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Three Tips for Getting the Most Out of Your College 529 Plan

Since they have been around for almost 20 years now, most people are familiar with the basic concept of the 529 plan. While this type of savings plan can be very beneficial, many parents are not maximizing the benefit available. Here are some things to consider to make sure that your kids (or grandkids, nieces, nephews, etc.) will get the most benefit possible.

  • Understand the options of saving for college vs. pre-paying for college. Section 529 allows two different types of plans. The more common type is where you save money in an account to be used for qualified expenses; in Michigan this is known as the Michigan Education Savings Plan (MESP). Section 529 also allows for a plan where you pre-pay for future tuition at today’s rates; in Michigan this is knows as the Michigan Education Trust (MET). There are pros and cons to each type of plan.
  • Don’t get locked into a Michigan plan. Michigan residents do get a tax benefit equal to 4.25% of contributions to MESP or MET, but a Michigan resident can actually contribute to 529 plans in any state or plans maintained by certain brokerage firms. Yes, you will lose the tax deduction, but the other plan might have better performance and/or lower fees that more than make up for the loss of the tax deduction. Some states generally considered to have good plans are Utah, New York and Maryland.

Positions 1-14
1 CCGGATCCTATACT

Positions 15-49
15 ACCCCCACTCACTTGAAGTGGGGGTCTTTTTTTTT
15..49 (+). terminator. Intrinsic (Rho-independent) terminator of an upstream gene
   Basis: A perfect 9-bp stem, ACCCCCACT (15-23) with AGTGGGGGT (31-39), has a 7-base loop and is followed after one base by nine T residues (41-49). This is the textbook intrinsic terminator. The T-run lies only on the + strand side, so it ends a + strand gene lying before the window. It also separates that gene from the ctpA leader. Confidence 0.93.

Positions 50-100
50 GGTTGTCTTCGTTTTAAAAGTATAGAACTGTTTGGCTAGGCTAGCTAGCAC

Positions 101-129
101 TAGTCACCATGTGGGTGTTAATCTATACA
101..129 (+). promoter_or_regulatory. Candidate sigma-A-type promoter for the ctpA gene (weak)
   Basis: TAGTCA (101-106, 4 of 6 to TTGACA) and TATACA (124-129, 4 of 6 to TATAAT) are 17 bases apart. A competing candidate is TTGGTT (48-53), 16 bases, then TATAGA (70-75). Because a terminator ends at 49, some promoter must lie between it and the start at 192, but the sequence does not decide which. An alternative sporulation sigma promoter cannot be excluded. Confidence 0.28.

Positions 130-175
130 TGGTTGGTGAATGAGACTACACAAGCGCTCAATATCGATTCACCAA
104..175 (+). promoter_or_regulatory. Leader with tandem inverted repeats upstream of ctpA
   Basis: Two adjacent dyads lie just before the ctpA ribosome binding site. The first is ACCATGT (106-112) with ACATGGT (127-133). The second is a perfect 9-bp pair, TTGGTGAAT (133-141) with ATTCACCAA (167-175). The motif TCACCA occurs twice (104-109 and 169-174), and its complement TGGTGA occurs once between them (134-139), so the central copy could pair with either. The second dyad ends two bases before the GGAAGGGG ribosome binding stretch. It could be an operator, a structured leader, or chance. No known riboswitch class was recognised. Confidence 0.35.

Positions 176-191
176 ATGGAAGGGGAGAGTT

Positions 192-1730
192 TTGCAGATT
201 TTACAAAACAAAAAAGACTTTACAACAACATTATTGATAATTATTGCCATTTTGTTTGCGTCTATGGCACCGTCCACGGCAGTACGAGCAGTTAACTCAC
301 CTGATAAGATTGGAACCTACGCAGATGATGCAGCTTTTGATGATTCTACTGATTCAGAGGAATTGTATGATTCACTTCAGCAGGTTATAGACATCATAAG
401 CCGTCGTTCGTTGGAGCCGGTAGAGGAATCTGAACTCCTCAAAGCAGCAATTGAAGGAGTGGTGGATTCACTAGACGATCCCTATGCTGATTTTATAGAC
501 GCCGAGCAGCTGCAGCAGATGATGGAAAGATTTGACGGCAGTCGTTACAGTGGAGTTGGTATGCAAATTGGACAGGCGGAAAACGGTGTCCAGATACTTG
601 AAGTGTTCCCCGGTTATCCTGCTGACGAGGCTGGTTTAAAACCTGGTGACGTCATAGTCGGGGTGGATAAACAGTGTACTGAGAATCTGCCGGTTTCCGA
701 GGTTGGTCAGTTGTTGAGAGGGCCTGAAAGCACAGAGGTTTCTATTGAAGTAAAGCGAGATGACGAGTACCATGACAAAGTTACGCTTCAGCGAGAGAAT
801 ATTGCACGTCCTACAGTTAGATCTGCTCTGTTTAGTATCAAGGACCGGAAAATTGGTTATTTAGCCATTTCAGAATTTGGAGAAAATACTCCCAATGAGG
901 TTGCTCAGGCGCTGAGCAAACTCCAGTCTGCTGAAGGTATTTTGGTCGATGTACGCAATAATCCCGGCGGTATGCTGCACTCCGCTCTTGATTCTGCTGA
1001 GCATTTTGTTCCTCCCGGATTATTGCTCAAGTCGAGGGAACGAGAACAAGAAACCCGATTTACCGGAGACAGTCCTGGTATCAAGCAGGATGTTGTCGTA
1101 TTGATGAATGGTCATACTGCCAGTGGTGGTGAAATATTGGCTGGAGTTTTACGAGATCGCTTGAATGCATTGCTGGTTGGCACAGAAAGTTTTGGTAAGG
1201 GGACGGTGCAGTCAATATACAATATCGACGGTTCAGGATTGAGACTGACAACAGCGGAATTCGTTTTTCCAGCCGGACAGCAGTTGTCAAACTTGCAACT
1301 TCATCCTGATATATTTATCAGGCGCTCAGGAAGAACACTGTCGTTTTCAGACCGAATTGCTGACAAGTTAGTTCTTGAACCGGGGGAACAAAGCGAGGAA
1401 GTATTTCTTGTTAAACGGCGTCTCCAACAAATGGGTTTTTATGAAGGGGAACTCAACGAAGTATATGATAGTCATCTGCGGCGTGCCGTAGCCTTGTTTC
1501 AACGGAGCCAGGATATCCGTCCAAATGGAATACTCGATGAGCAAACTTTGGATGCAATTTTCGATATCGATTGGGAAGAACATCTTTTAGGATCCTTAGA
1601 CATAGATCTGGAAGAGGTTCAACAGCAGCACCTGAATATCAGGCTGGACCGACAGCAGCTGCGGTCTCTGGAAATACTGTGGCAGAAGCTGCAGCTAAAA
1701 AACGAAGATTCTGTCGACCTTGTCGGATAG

• Be aware of the 529 impact on financial aid. If you go with a savings-type account, you need to know that it will have an impact on the financial aid your child will qualify for. But how much of an impact can be controlled. Normally, a parent owns the account with the child as a beneficiary. In this case, the 529 plan will count as parental assets, which are multiplied by about 5% for the expected family contribution. As the money is distributed from the 529 plan, it does not count as income for purposes of calculating the following year’s expected family contribution. Contrast this with a 529 plan owned by a grandparent. In this case, the plan does not count as an asset while the money is still in the plan, but withdrawals from the plan are counted as student income, which is multiplied by 50% for the following year’s expected family contribution. These different rules make it so that, if the 529 plan savings are only going to be sufficient for one year of college, it will be better to have the account owned by a grandparent and wait to use those funds until the senior year of college.

Whether you are in college savings mode or already into college spending mode, be sure to talk to us before you act. We can help you with analyzing the above options, help you fill out a FAFSA, or determine the interaction of college tax credits and 529 plan withdrawals.